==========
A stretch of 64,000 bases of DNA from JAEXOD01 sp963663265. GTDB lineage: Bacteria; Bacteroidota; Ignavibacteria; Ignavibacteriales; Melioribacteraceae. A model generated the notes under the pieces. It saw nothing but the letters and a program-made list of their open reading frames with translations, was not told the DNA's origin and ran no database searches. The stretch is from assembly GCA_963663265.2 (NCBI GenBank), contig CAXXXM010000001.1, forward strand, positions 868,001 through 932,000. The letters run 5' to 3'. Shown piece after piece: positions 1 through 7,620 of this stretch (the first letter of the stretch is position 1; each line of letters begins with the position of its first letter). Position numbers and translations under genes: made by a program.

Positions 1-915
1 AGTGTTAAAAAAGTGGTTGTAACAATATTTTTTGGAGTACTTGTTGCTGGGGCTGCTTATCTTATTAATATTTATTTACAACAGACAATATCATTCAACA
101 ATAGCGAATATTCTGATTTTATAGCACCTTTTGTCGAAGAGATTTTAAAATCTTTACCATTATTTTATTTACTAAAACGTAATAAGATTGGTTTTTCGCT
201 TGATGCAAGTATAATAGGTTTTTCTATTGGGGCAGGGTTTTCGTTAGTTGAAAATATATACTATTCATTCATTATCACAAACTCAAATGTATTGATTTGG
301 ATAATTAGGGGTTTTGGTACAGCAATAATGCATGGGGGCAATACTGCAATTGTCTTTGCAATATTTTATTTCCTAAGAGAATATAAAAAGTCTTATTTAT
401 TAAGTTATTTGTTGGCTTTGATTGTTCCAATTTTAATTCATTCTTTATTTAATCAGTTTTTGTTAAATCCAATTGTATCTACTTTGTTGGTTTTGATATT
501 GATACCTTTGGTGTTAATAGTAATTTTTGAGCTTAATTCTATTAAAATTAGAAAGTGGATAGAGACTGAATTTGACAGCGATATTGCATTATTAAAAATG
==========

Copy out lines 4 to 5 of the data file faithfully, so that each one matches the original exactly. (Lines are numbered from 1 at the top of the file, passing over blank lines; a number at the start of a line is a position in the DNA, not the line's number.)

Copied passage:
101 ATAGCGAATATTCTGATTTTATAGCACCTTTTGTCGAAGAGATTTTAAAATCTTTACCATTATTTTATTTACTAAAACGTAATAAGATTGGTTTTTCGCT
201 TGATGCAAGTATAATAGGTTTTTCTATTGGGGCAGGGTTTTCGTTAGTTGAAAATATATACTATTCATTCATTATCACAAACTCAAATGTATTGATTTGG